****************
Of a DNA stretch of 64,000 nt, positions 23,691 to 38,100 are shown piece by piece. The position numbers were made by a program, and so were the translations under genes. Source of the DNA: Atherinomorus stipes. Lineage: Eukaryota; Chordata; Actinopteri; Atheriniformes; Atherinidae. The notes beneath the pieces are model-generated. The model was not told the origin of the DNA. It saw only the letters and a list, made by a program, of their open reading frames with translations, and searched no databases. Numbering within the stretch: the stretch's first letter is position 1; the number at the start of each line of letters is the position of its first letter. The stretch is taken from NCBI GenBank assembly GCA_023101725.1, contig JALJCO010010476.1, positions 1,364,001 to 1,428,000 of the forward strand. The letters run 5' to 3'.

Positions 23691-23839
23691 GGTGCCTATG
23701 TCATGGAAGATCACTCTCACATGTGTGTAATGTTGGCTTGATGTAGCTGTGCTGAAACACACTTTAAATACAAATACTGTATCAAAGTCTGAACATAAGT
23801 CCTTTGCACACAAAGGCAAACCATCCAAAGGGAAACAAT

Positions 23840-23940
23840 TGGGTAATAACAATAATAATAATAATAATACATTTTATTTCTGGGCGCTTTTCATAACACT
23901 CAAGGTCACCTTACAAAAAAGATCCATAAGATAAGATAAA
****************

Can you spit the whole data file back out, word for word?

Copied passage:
Of a DNA stretch of 64,000 nt, positions 23,691 to 38,100 are shown piece by piece. The position numbers were made by a program, and so were the translations under genes. Source of the DNA: Atherinomorus stipes. Lineage: Eukaryota; Chordata; Actinopteri; Atheriniformes; Atherinidae. The notes beneath the pieces are model-generated. The model was not told the origin of the DNA. It saw only the letters and a list, made by a program, of their open reading frames with translations, and searched no databases. Numbering within the stretch: the stretch's first letter is position 1; the number at the start of each line of letters is the position of its first letter. The stretch is taken from NCBI GenBank assembly GCA_023101725.1, contig JALJCO010010476.1, positions 1,364,001 to 1,428,000 of the forward strand. The letters run 5' to 3'.

Positions 23691-23839
23691 GGTGCCTATG
23701 TCATGGAAGATCACTCTCACATGTGTGTAATGTTGGCTTGATGTAGCTGTGCTGAAACACACTTTAAATACAAATACTGTATCAAAGTCTGAACATAAGT
23801 CCTTTGCACACAAAGGCAAACCATCCAAAGGGAAACAAT

Positions 23840-23940
23840 TGGGTAATAACAATAATAATAATAATAATACATTTTATTTCTGGGCGCTTTTCATAACACT
23901 CAAGGTCACCTTACAAAAAAGATCCATAAGATAAGATAAA